I have been blogging for a cumulative 5 years, but every time I think I have this brand/blog/business figured out, something changes to completely make me re-think The Style Safari’s brand ethos. Although for years I refused to say I was a ‘fashion blogger’, let’s face it, I was. Every now and then I would do a DIY project or show pictures from a recent trip, but most often I was posting photos of my outfits with a brief reason why I loved it. But there is no shame in my game! For those of you dedicated readers, you know that my style is an evolution of myself, and I am happy to be able to look back and say “what was I thinking”… because actually, I know exactly what I was thinking with each look.
That said, I feel (as I have probably felt before) that I have a renewed clarity, or maybe just a new outlook, on what my identity of a ‘fashion blogger’ is. As I migrate this blog to more lifestyle content with home improvement projects, DIYs, motherhood and yes, fashion, I have been forced to take a look at what types of ‘fashion’ content I am putting out there, and how much it really reflects where I am in my current stage of life. The more I take a look at my content and wardrobe, I realize that I’m having a bit of an identity crisis, as realized through my fashion and blog posts.
What do I mean? Well, as I said, my style reflects the evolution of myself, and somewhere, I think I am holding on to the ‘self’ I used to be, while just barely brushing the surface of the ‘self’ I am becoming. I have realized these things slowly over the past few months. As I tend to overanalyze everything in my life, I have decided to break it down into small fashion subcategories that help to understand where my style has been, and where it may or may not be going.
“Work” Style vs. “Casual” Style
This is a key player in my identity crisis. I LOVE PENCIL SKIRTS. In fact, I have a whole drawer full of them. I used to wear them to work at least 3x a week at my old job because they made me feel put together, sexy, powerful, and fashionable (for example, here). I have ones with grommets, cool pleats, bold patterns and lace details, and yet, no matter how fashion forward they are… they are not getting worn. Why? Because why the hell would a woman who works from home, was a Barre instructor, got knee surgery, became pregnant and now has a baby put on a damn pencil skirt? The answer? She wouldn’t. Yet, I can’t get rid of them because they are gorgeous pieces of my past.
This highlights the difference between my old ‘work’ style and current style. While I am not a jeans and t-shirt person, I am still struggling to figure out what my daily style identity is. I think I am getting there, which brings us to identity crisis number two…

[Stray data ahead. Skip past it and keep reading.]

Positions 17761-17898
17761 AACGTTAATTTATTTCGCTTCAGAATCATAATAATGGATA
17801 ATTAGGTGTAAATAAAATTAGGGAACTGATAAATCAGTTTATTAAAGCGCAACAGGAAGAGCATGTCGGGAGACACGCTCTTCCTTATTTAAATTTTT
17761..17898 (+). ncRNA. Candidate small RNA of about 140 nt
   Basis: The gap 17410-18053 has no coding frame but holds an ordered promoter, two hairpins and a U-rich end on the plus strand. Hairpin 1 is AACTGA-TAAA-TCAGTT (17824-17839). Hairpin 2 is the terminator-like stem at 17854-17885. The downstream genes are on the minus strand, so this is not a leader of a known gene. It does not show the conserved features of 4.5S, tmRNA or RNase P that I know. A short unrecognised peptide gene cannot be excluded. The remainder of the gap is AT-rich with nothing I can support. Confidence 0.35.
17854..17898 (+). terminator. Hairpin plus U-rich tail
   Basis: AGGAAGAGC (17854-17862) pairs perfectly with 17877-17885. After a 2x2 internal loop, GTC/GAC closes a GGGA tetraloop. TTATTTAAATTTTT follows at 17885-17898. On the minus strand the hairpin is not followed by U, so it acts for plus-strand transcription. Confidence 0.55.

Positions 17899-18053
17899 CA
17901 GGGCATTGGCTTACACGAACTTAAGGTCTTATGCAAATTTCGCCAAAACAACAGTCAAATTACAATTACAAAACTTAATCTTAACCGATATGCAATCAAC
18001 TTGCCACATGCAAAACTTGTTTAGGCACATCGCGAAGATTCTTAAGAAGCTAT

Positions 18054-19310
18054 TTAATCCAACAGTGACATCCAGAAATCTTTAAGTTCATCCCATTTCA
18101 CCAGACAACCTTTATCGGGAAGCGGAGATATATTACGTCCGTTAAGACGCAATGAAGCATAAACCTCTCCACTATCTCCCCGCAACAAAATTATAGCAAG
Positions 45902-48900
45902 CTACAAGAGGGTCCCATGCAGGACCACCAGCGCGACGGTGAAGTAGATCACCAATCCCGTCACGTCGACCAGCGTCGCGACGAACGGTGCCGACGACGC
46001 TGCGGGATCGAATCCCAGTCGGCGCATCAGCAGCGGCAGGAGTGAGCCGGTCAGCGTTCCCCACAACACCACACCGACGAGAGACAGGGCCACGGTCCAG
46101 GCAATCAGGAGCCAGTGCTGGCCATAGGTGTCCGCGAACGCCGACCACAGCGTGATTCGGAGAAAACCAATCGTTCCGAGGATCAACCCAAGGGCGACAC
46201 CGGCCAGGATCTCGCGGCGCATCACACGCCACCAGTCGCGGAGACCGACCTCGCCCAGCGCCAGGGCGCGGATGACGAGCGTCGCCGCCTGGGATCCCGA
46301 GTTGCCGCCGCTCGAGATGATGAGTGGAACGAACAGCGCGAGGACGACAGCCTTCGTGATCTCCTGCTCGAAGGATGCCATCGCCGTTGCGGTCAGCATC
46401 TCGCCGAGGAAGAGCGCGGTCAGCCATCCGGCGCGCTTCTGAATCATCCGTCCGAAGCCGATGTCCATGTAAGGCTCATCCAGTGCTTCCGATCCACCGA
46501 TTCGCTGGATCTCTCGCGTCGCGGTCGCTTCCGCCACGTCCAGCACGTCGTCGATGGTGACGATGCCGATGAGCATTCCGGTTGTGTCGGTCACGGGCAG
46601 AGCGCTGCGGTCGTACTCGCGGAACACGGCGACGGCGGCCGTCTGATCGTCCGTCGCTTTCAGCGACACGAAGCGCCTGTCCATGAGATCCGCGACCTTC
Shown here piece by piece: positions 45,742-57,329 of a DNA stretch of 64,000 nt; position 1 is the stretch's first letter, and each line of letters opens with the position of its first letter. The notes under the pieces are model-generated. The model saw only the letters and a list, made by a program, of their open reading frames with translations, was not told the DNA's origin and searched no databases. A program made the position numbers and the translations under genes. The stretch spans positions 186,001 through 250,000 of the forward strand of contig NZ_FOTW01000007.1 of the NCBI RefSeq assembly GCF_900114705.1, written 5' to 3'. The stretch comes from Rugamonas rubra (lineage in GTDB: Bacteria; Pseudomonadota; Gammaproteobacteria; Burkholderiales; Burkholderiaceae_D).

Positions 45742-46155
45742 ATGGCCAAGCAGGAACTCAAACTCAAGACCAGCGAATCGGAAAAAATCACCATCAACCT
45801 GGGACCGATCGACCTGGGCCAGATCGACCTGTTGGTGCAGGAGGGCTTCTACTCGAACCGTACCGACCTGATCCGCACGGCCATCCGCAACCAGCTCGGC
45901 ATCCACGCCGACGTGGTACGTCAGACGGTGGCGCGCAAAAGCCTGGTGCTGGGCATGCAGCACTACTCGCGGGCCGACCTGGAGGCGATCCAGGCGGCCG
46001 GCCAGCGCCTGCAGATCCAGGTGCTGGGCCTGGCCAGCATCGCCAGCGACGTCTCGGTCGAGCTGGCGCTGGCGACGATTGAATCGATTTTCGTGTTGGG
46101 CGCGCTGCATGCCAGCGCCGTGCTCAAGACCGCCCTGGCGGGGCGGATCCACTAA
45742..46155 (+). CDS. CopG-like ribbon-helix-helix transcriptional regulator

“City” Backdrop vs “Suburban” Backdrop
I have a closet full of heels. And yes, I wear them when I head into the city for an event or dinner. But I do not roam around my sleepy suburban town in them. So it’s rather silly if put on stilettos and walk outside my front door (or go to a local cafe, park, restaurant etc) to take blog photos (for example, here). It just doesn’t look right. For example, these pictures in this post are taken right outside my front door. Sneakers, low heeled boots, sandals and open-toe heels make sense. But for a long time living here I would fight the setting and drive into the city to take pictures with heels, which made no sense for my lifestyle or my TIME.
Now, I’ve started to realize how important dressing for the setting is, and that frankly it’s a lot harder to ‘look good’ in suburban areas because you can’t just throw on a pair of heels and call it a day. Listen, I still buy beautiful high heels because those times that I do wear them make me so insanely happy, but let’s just say my sandal and sneaker collection is the one growing these days.
“High” Fashion vs. “Low” Fashion
I actually don’t really know where I stand on this one or think that I have to make a choice, but I do know that being more educated on fast fashion vs. sustainable/slow fashion has helped me to buy less overall, therefore making me feel less guilty when I buy a more expensive designer piece. Although I used to buy designer items in my old jobs because I would get them at insane discounts, I would also supplement with fast fashion as the antidote for a stressful day of work, which helped no one. Now I’ve slowed down the fast fashion purchases (doing my part not to have a landfill named after me) and try to buy or rent items that are either more sustainably produced or made in fair-trade environments.
The exception here is now that I have a newborn… I don’t know where I stand all over again. I use non-toxic laundry detergents and I can’t seem to get the poop and vomit stains out of her clothing, and she grows so fast that buying expensive, sustainable clothing seems like a huge waste of money. So I find myself scouring Old Navy and Zara for adorable clothing again. Any advice here for a new mom?
“Neutrals” vs. “Color”
Ok, I admit I’ve always worn a lot of color, but I’ve tried repeatedly to do the whole neutrals bit because I know that’s what most people wear every day. I’ve tried it in my clothing, I’ve tried it in my instagram filters… and nothing seems to work for me. I am constantly juggling two polar opposite sides of my taste, for example (Damsel in Dior’s Instagram vs. The Style Bungalow’s instagram). While one is so much more realistic and everyday, the other is goals for how I would like my life to be. Which one do you prefer? Which one is more me?
As far as my fashion blogger identity crisis goes, for this one I think it’s easy to say I fall into the ‘color’ category. And for once I think that actually makes sense for the casual, wine tasting, work from home life that I lead. Even if I am working in yoga pants, you can bet those yoga pants have a crazy pattern on them!